Reporter: Shannon Samson
Web Producer: Jason Bailey
The fogger trucks are already out in Henderson, but they usually don't make an appearance in Evansville neighborhoods until later on in the summer.
Vanderburgh County's two fogger trucks stay parked at the health department for most of the summer because the chemicals and manpower needed to run them are expensive.
Justin Manning of the Vanderburgh County Health Department says, "We also don't like to put anything up in the air, fogging chemicals that would kill any beneficial insects like bees, pollinators of other sorts, things like that."
Manning adds, "We just try to reduce the risk of human exposure."
Manning spends much of the summer trying to eliminate standing water in sewer-catch basins, also spraying ponds and puddles with a solution that smothers the mosquito larvae.
Action Pest Control uses a type of pellet when it larvacides on behalf of the city of Henderson. Jim Werner, Action Pest Control, says, "In the pest control industry, we do not want to be putting pesticides out into the air."
"If we can do it without putting pesticides out, then we're going to try to do it and that's why larvaciding becomes so crucial," says Werner.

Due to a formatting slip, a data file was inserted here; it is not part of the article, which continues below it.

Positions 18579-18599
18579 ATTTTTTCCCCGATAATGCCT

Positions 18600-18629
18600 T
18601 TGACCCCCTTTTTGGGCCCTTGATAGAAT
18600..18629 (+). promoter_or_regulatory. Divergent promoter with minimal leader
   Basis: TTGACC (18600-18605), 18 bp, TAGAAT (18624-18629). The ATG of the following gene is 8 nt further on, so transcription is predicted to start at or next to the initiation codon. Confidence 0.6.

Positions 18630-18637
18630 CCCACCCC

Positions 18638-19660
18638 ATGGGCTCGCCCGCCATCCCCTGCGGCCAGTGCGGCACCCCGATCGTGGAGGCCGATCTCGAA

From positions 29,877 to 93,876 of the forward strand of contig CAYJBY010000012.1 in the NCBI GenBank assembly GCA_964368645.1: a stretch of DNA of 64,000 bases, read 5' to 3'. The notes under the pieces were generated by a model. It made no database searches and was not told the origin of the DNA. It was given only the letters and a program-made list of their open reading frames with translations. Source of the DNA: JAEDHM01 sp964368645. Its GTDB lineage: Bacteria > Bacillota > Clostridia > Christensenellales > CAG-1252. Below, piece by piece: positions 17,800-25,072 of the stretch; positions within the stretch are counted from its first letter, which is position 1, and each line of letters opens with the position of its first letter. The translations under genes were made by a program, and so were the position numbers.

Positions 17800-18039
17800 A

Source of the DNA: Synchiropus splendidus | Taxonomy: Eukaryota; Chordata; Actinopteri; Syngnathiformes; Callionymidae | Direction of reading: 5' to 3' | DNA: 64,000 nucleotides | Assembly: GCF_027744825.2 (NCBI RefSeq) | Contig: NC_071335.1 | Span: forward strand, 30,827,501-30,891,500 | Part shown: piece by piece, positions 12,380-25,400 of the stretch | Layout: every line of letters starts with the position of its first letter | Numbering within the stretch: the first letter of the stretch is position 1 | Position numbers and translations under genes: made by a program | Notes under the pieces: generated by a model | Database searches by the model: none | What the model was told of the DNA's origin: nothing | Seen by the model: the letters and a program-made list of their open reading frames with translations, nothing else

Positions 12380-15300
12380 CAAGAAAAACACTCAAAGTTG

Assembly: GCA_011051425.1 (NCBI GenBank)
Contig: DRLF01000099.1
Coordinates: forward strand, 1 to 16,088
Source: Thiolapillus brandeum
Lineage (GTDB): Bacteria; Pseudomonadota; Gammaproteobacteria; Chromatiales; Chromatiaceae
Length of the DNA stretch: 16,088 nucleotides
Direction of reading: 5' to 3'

The company had already used the foggers to spray around Henderson's ballfields to protect kids over Memorial Day weekend. But, in Evansville, Manning is holding-off on using the trucks until a mosquito or bird tests positive for the West Nile Virus.
The Centers For Disease Control recommended that because it's the best use of resources.
"We feel it's more effective when you can actually kill 95- to 100-percent of the larva that are in a pool versus 10- to 30-percent of the mosquitos flying around," says Manning.
Manning adds, "We'll take the 95-percent approach every time."
Manning says because his mosquito control efforts are less visible by design, but are equally as effective.